H$U$’s strategy has clearly demonstrated superiority in the devious department. They have successfully created strategies by targeting communities with a small agricultural footprint where opposition would not be significant, coupled with their appeals directly to the public instead of through introducing legislation which would have likely been opposed by lawmakers and/or lobbyists.
The article states “In 2002, voters in Florida — one of 24 states that allow for citizen referendum — became the nation’s first to enact a ban on swine gestation stalls after HSUS waged a two-year publicity campaign and gathered more than 600,000 signatures to get the issue on the ballot. Five years later, Arizona voters outlawed gestation stalls by 2012. It reportedly cost Arizona’s agriculture groups roughly $1.6 million in a failed bid to combat the HSUS message. Both states have very little in terms of swine operations.”
California’s Prop 2 passed in November with over 63% of the vote, which analysts say will devastate “… the future of the state’s egg industry, and many hope that a bill currently playing out in the state Legislature will level the playing field for California’s producers by imposing free-range requirements on eggs imported from other states.”
Peter Weber, executive director of the Illinois State Veterinary Medical Association is relieved that similar legislation proposed in Illinois failed in February, stating that “It was abundantly clear that this bill plays to people’s emotions. There just isn’t the science to back the need for it.”
The veterinary community’s decidedly neutral stance is pretty ominous. Their inability to come up with a plan of their own allows for H$U$ to intervene where they truly have no business. That the system needs to be changed is not really the issue. It has been clear for years that it does.
The USDA’s inability to adequately police agri-business lends itself to reform. A more proactive role in the safety of our food supply is necessary to assure it “fit for consumption”.
Food is big business, for ourselves and our animals. The two are related. There is not a lot of oversight in the pet food market and precious little effective oversight in the human consumer markets.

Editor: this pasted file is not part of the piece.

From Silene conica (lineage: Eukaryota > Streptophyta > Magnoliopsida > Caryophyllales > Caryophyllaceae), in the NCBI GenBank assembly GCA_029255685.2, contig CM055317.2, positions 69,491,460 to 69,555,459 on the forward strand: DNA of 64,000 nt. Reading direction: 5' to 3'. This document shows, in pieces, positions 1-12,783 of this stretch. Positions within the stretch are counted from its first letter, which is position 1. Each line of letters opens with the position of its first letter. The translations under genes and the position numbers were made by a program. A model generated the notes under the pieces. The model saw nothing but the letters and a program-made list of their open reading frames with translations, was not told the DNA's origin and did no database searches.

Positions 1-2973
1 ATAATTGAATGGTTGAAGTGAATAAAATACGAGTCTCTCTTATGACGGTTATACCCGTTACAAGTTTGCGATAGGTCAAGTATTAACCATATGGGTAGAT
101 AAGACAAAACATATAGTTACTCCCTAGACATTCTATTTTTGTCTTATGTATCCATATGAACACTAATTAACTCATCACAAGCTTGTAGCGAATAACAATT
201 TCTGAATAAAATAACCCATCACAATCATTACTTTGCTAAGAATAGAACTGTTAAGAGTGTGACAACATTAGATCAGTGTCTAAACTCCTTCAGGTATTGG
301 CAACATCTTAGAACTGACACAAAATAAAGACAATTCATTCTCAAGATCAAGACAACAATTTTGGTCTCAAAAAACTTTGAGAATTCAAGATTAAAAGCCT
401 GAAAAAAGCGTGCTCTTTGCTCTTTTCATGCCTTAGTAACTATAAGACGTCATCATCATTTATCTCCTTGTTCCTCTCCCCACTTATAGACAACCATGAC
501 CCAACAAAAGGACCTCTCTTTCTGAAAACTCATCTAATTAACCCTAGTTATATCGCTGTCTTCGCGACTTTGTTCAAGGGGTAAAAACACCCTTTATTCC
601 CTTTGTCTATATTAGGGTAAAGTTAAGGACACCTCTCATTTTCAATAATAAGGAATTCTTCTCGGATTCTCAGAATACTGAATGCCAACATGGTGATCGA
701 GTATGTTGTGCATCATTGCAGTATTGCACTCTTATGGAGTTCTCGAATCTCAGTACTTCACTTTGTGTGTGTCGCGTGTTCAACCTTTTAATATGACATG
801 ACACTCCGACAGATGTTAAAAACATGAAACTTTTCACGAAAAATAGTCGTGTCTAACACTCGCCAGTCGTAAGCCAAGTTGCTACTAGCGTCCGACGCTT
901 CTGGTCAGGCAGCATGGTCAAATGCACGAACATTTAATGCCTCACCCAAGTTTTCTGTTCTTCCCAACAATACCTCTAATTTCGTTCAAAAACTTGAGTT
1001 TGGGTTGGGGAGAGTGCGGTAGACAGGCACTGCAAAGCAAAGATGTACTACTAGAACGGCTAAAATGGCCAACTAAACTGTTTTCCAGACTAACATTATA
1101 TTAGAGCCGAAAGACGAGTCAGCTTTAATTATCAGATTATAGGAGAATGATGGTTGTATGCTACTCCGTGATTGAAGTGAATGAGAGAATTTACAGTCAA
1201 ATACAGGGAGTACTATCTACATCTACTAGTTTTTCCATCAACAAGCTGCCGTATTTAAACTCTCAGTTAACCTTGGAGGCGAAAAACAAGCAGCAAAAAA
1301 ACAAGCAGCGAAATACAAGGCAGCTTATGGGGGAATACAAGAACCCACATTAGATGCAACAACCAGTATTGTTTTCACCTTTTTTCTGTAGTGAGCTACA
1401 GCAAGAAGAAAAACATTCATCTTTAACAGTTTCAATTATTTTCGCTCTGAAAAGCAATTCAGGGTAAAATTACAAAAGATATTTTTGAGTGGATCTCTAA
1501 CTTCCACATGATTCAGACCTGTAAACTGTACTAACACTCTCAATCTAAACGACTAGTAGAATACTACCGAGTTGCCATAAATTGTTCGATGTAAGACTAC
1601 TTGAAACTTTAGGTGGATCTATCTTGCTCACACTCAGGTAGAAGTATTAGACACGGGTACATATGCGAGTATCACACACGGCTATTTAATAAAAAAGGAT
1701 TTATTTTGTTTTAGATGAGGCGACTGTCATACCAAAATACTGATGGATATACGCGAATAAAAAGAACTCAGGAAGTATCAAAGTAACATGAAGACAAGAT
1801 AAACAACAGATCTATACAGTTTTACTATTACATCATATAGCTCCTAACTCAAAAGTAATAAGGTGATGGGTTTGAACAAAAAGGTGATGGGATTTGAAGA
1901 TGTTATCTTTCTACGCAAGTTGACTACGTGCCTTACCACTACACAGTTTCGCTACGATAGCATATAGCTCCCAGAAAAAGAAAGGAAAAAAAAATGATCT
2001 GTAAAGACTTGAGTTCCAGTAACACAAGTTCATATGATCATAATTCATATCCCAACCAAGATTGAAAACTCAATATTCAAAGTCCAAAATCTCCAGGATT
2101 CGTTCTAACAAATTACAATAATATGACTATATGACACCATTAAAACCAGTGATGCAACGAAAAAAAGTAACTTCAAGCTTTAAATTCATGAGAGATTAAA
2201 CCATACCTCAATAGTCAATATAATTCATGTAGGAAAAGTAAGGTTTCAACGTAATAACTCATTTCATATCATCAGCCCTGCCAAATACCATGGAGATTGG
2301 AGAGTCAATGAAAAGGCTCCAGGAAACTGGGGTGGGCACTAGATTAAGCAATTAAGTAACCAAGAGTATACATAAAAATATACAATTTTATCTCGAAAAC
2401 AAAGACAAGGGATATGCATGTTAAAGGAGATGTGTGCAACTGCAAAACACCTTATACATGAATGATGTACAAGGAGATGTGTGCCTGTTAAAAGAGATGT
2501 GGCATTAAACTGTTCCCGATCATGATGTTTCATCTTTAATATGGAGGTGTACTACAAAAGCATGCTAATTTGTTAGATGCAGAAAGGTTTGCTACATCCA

Legislation is becoming increasingly restrictive in the production of low-cost food for consumers allowing the slow food and locavore movements to gain momentum. By providing attractive alternatives to agri-business and the food/animal controversy, a locally produced food source encourages consumers to take a more proactive role in policing their own food supply.
It has a far healthier impact on local economies as well and promotes a broader concern for the welfare and safety of our consumer goods.
Sometimes the old ways are best. Supporting the production of locally raised food products has been a cultural icon of the United States since the beginning of our country’s history. Only since the return of the soldiers from WWII has agri-business forced small family owned farms to surrender to a greater demand for goods and monopolized the production of food for the nation.
The government subsidizing of growing ‘more, faster’ has had a profound impact on our safety, our health and the sustainability of our food supply. With the depletion of the aquifers in the Midwest, we face a far greater danger as the agri-businesses loose their ability to maintain high volume production for a teeming nation of fast food consumers.
It is within our ability to make a statement about our concern for the food we feed not only our animals, but ourselves and our children. At the same time, the dictatorial practices of H$U$ is clearly not the way. In order to preserve our rights as consumers and suppliers we must take a more active role in the production of our food supply.
There has got to be a better way.